A big part of how today’s digital content economy functions is through digital rights management, where content owners use digital asset management systems and other DRM tools to require payment for access to their material.
While DRM tools are great for locking down content, they also deliver additional benefits to organizations that use them.
This article explores the benefits of implementing digital rights management software, and how DRM tools can help organizations across a wide spectrum of industries stay compliant with licensing agreements, protect profits, and keep sensitive information out of the hands of unauthorized users.
What is digital rights management?
Digital rights management (DRM) is technology created to prevent illegal use, theft, and distribution of digital content. DRM protects digital content by employing multiple strategies to eliminate methods for creating duplicates of protected files or sending those files to others.
DRM solutions are multifaceted and IP holders can configure them to meet a variety of use cases. Limitations that organizations can implement via DRM include limits on sharing, printing, forwarding, downloading, saving copies, editing, or maintaining access to content outside a defined (subscription or rental) window.
Why is it important to protect digital content?
Because of the open architecture of the internet, most files by default can be downloaded and shared freely. But marketable digital assets — those designed to be sold or licensed to businesses and consumers — cannot remain marketable under these conditions. And businesses creating these assets can’t remain solvent without a way to limit transmission by requiring purchase or subscription for access to this content.
The benefits of digital rights management
For rights holders and others on the income-earning side of digital content, digital rights management delivers numerous benefits. In some cases, it singlehandedly enables profitability and allows for the continued viability of digital business models.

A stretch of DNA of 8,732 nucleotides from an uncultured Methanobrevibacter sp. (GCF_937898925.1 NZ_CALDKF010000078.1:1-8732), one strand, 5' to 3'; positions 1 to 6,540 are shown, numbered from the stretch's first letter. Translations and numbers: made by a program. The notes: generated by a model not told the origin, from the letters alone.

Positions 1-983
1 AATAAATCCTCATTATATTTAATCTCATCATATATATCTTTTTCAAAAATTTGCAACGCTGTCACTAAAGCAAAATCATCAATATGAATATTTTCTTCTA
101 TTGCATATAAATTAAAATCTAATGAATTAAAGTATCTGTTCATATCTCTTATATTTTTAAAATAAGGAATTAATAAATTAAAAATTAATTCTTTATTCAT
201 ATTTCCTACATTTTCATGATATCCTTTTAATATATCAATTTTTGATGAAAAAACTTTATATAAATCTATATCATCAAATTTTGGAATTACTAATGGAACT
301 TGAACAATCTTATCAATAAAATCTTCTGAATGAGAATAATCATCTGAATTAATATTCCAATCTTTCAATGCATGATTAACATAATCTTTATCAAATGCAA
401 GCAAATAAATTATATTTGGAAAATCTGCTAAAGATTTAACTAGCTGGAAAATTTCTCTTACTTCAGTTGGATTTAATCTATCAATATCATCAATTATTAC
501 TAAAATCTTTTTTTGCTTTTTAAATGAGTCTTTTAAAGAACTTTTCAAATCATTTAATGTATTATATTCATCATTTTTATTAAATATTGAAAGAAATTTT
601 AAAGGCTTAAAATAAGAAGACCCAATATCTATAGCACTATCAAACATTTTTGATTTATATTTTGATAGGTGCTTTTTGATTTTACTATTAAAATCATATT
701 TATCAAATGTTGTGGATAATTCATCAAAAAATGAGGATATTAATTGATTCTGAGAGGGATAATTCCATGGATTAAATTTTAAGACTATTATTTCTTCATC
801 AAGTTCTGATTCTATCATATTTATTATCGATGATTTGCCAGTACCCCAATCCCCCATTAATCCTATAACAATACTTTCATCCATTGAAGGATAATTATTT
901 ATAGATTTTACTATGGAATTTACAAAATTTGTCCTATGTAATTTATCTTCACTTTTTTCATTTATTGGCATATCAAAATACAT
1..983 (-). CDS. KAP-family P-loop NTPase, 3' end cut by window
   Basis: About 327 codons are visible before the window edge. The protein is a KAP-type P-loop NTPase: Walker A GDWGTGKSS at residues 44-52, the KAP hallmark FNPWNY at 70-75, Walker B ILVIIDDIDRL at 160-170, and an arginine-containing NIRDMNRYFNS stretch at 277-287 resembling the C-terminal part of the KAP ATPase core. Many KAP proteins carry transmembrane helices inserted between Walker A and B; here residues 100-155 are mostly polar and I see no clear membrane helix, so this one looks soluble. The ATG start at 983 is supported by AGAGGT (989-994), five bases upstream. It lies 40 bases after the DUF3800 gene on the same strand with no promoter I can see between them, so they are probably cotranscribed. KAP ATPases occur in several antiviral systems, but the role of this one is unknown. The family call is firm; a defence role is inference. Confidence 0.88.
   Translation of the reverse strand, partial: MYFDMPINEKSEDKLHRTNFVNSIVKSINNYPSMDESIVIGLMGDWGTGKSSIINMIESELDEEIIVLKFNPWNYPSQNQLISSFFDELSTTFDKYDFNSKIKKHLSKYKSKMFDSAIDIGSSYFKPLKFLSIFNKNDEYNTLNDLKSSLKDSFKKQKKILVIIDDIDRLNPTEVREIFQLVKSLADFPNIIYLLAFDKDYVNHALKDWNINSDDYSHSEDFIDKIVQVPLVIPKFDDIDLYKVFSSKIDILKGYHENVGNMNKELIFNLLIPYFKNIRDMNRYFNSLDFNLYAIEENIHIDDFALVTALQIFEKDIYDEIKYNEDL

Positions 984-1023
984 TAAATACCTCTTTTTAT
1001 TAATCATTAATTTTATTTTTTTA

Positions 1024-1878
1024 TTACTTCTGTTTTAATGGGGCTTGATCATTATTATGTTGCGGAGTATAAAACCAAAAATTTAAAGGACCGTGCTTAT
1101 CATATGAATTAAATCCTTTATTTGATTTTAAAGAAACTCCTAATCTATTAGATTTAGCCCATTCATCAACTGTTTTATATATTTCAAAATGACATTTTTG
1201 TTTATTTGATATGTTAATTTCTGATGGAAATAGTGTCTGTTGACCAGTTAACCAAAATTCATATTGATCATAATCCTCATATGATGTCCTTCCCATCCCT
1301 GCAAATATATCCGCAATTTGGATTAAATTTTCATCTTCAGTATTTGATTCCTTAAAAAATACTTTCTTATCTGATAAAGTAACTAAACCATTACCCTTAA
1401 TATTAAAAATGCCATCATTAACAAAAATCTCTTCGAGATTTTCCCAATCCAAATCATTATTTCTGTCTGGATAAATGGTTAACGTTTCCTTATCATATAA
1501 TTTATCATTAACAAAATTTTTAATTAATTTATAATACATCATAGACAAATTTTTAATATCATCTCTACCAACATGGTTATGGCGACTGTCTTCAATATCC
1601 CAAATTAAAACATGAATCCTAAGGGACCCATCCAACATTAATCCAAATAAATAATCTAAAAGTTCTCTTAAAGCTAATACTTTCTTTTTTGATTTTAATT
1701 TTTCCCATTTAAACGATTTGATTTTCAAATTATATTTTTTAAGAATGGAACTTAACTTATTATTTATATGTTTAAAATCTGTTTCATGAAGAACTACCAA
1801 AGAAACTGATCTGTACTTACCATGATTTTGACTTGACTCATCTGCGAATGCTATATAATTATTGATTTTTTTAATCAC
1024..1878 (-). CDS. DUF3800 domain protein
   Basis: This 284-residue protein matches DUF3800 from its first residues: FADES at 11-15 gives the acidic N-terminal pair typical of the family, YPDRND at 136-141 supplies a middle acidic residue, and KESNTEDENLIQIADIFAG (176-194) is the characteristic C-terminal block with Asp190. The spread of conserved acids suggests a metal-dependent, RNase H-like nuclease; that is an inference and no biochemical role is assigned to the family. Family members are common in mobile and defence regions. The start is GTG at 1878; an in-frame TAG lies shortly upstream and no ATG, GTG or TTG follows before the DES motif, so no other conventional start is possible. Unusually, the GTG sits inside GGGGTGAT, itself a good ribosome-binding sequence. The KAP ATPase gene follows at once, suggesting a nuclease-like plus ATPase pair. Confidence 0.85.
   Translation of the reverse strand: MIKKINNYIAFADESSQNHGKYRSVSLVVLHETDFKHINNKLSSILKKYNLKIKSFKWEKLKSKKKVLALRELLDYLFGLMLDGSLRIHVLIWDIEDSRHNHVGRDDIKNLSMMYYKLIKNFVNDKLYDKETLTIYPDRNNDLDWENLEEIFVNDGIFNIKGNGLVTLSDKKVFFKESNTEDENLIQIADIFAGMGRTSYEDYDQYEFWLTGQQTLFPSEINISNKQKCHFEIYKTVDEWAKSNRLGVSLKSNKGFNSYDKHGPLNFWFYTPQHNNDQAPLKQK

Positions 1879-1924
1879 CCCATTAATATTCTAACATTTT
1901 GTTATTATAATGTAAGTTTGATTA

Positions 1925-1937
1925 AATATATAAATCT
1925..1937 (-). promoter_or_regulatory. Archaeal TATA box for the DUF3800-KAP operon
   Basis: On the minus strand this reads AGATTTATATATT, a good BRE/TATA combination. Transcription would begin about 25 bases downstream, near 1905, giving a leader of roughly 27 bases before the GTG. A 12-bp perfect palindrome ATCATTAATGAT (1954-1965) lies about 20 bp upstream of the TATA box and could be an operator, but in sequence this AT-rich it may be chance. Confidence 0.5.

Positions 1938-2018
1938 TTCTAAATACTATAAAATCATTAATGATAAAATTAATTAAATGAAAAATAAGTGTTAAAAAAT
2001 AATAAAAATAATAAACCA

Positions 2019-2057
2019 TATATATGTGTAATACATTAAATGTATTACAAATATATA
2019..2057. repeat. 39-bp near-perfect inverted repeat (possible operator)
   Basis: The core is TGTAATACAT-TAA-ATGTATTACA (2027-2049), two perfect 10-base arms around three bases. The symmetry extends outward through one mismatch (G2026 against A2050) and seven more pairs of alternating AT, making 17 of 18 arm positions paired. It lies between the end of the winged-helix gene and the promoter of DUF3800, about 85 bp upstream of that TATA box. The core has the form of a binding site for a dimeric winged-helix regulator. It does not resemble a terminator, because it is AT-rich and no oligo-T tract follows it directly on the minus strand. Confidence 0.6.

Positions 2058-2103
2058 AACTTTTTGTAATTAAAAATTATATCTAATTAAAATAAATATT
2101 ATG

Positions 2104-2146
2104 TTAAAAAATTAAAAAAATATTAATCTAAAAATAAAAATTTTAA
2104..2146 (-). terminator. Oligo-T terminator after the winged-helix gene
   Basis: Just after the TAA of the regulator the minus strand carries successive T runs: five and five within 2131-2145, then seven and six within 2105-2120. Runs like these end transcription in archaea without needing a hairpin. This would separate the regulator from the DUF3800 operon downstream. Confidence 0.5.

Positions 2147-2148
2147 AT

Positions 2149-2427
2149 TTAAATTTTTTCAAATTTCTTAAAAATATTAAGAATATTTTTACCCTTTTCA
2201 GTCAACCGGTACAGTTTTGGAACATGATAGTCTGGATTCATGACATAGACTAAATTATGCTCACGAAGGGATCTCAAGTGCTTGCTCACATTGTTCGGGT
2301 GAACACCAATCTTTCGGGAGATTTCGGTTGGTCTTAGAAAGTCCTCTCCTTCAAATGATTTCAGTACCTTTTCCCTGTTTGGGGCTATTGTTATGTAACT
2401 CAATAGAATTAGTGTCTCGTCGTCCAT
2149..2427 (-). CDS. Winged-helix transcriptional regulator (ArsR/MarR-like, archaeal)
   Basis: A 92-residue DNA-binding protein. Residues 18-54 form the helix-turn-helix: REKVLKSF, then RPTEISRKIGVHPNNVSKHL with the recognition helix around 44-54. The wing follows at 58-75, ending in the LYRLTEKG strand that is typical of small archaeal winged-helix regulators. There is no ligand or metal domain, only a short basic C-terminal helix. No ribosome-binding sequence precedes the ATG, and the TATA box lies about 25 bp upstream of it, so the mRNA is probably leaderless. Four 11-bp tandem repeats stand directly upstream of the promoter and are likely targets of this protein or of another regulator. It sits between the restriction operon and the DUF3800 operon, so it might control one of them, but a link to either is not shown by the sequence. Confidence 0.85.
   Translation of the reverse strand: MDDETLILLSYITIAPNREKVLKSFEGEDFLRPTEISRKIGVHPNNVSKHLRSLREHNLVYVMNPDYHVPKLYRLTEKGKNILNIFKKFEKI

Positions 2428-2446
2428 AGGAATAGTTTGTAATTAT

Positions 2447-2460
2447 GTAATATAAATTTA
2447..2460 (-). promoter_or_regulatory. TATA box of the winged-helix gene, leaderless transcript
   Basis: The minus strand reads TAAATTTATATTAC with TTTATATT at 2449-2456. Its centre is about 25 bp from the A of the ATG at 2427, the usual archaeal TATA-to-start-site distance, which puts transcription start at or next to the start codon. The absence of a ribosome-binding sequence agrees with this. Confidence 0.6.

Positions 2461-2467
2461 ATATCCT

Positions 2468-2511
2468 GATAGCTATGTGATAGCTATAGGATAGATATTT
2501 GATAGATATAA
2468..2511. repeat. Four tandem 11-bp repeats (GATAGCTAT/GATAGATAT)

1. Protection of intellectual property
First, digital rights management protects intellectual property.In an online-first (or even online-only) world, many businesses profit solely or primarily from digital goods. The most obvious example is TV and film content.
While you can still buy movies on disc, the numbers show that most people don’t anymore. From 2011 to 2021, the total number of annual physical video transactions dropped nearly 5 billion, from 6.1 to 1.2 billion.
Consumers now pay for a digital copy of that video content, or they use streaming services they’re already paying for.
Without digital rights management, those downloaded files could be transferred, stored, given away, resold— anything you can do with pictures and video, you could do with the latest movie or Netflix series.
For businesses that rely on sales of or subscriptions to their digital content, DRM is often a necessary component of protecting that intellectual property and the profits the IP generates.
2. Prevents unauthorized use of content
Even in today’s market where businesses have access to DRM systems, an estimated 20% of potential revenue on video content is still lost to piracy.
DRM in most cases prevents users from getting their hands on a usable, transferable high-fidelity copy of whatever file or digital asset is being protected. And by preventing users from stealing this content, DRM reduces the possibility of unauthorized uses of that content.
3. Safeguards income streams
Additionally, digital rights management helps to safeguard income streams. When users cannot gain free, illegal access, they are left with a choice, to either gain legal access (which typically involves payment) or to go without.
Preventing piracy through DRM ensures more people will pay for a digital asset when they have no other easy option to access it.
4. Educates users about copyright and intellectual property
Part of the problem with online piracy is that users don’t always understand how copyright and intellectual property laws work.
Many who pirate content have a cursory understanding that what they’re doing is vaguely unethical and maybe illegal. When users run into DRM limitations, those guardrails can help to further understand what’s okay and what’s not.
5. Ensures regulatory compliance
Digital rights management is a valuable tool in ensuring regulatory compliance. This is a part of why users in the U.K. and the U.S. have different experiences of Netflix (and virtually every other streaming service with a multinational presence).
Copyright law and content licensing are not universal. Different countries and regions have different regulations and laws, which content distributors must follow if they are to operate in a given country. Additionally, a copyright holder could license content to one group in North America but another in the EU.
Let’s imagine a TV show produced in Australia. Let’s say a local distributor has rights to an Aussie-produced show, but Netflix purchases the rights to distribute in the U.S. Netflix operates in Australia — but it cannot show this TV show there. DRM (specifically, geolocation) is one tool Netflix uses to limit content and ensure compliance.